Of course, producing a Cartesian product of heterogeneous lists can be done in a number of way in Haskell, such as:
[(x,y) | x <- [1,2,3], y <- [4,5,6]]
(,) <$> [1,2,3] <*> [4,5,6]
But what I want is a function like this:
heteroCartesian :: (a1, a2, ... , an) -> (b1, b2, ... , bn) -> ((a1,b1), (a1,b2), ... , (a1,bn), (a2,b1), (a2,b2), ... , (a2,bn), (an,b1), ... ,(an,b2), ... , (an,bn))
So I can do something like this:
f (1,'a',True) (2,'b') == ((1,2),(1,'b'),('a',2),('a','b'),(True,2),(True,'b'))
I don't mind whether I'm using tuples or something else, but I need to retain the type information like I have above.
The reason why I want this is to create test cases. I've got a bunch of say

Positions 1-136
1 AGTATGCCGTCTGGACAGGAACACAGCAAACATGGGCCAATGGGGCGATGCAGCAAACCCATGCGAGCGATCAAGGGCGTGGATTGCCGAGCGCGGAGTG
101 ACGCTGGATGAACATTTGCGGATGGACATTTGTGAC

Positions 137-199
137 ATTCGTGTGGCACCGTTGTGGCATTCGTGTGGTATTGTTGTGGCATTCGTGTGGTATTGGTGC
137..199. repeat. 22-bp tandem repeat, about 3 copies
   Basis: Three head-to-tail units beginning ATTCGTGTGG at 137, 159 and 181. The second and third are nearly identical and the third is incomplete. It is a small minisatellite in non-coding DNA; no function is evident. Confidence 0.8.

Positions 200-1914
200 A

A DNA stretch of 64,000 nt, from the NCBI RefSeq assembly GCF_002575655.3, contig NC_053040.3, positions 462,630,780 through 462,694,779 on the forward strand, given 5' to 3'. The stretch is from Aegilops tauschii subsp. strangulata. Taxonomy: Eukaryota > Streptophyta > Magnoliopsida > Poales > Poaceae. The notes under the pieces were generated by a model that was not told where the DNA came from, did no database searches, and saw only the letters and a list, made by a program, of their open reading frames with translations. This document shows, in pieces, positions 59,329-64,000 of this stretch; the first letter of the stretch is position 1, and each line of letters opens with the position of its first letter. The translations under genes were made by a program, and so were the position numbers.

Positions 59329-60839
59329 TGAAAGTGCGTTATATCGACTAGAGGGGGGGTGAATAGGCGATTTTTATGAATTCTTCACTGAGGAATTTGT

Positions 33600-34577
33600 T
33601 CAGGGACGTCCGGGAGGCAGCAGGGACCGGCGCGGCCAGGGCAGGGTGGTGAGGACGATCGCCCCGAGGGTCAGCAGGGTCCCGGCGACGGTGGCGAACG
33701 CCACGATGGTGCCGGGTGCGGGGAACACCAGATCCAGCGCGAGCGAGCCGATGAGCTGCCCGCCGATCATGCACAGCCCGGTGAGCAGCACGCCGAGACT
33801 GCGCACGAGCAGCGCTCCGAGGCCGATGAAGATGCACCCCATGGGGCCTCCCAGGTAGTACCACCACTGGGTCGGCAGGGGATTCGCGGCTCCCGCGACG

n functions and
m values. Eventually I will map a function over these which reduces them all to the same type (a
Test) but up to that point there's a bunch of different types for the
n*m testcases I want to perform (it's actually not that simple as some functions can only take restricted subsets of the values).
So naturally it would good to have other functions these heterogeneous lists, like some sort of
map for example.
I've had a look at HList, but it hasn't been updated in the last year and a bit, and I wasn't sure if it was the most appropriate tool anyway.